Doug Dodge


What has become my perennial favorite feature about Visual FoxPro (or even FoxPro for that matter) is that when migrating between different versions there has been relatively little that has changed. Oh, sure, there have been changes and even sometimes core VFP engine behavior has changed, but it has always seemed to be on the margins for me.

In our particular case we have an amalgam of code that dates at times back almost twelve (12) years. Included is code that dates from the early FoxPro 2.0 DOS days. It's mixed in with code that uses classes but is anything but object oriented. IOW, the code was malformed at inception but it worked.

The absolutely amazing thing in my mind is that, with one small exception I'll mention in a moment, all of that code worked absolutely without a hitch in VFP 8!

I never worry about whether or not FoxPro will be able to do something. If it can't, it can be extended or I can connect with some program, DLL or object that can. I suppose in today's world, where consistency is thought to be dull and somehow of lesser value, that this is the bane of a product that just continues to deliver.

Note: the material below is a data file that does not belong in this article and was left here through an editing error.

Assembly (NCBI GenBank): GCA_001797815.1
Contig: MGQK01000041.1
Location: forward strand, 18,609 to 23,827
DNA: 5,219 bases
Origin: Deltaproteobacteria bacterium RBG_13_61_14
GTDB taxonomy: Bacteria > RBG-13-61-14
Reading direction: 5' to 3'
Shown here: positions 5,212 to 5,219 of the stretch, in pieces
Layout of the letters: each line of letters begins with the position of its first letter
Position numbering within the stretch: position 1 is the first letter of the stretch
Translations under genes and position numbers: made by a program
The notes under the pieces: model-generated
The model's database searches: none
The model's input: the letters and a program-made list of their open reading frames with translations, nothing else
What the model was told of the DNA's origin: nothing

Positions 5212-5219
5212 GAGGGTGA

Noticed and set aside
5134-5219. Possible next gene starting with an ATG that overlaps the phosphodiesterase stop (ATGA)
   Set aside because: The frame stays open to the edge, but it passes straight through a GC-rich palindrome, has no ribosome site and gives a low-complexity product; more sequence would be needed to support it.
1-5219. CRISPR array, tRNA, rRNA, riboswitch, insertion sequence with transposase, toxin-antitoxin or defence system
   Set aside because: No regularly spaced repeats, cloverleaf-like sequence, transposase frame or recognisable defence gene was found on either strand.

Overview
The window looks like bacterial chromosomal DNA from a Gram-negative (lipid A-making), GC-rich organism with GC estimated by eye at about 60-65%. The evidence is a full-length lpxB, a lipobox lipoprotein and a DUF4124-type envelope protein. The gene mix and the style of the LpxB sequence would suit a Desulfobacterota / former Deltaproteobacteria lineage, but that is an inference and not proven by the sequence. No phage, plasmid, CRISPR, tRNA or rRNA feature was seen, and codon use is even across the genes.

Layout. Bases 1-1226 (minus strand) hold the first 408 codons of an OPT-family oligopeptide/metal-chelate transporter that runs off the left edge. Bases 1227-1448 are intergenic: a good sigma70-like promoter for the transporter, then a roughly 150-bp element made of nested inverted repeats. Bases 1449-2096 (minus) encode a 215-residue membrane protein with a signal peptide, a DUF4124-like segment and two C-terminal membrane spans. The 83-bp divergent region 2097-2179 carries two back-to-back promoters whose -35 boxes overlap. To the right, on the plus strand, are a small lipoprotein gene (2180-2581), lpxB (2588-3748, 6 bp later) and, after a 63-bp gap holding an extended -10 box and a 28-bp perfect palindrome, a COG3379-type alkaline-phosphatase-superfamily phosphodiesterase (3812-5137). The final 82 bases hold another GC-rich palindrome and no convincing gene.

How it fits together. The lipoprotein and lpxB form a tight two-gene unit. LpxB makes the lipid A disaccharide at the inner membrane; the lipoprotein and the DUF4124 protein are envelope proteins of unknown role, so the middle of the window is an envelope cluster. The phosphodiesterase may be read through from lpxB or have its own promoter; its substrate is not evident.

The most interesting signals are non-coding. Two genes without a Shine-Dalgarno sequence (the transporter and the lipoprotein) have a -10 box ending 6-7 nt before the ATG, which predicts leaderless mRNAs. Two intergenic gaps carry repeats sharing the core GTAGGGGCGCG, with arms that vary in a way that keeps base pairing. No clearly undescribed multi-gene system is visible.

Now, there is a new feature in the Visual FoxPro language set that I have had to deal with as a result of some changes to the VFP 8 engine.

The VFP engine has been 'tweaked' to be more compliant with the ANSI-92 SQL standard. This immediately affects all SQL code that is not compliant. However, if you're not yet ready to migrate or don't have time to line up your GROUP BY and HAVING command with the fields you've chosen (part of the engine change) all you need to do is "SET ENGINEBEHAVIOR 70" and you're immediately VFP 7.0 compliant.

No harm, no foul but you now can be much more confident that when you use the new "SET ENGINEBEHAVIOR 80" command that your data result set will have less ambiguity. Oh, "SYS(3099,70)" and "SYS(3099,80)" are new but they are exactly the same as the SET ENGINEBEHAVIOR commands. So, one command in your startup program and that's about it.

So, you'll need to look at GROUP BY stuff and how you manage it with the SYS(3099) (or SET ENGINEBEHAVIOR) command. I guess I just like the notion that my current code doesn't need a whole lot of attention or effort. However, in VFP 8 the default behavior is the new setting, so if you start getting SQL-related error messages you should check this first.

This way you can take the time you need to learn this new behavior and, if you're like me, in 4-5 years you can change and incorporate this new feature.

Having said all of that, my "Favorite Feature" is the consistency of the product (while it continues to embrace the future)." I think peace of mind as a developer one of the nicest features to have. VFP 8 delivers.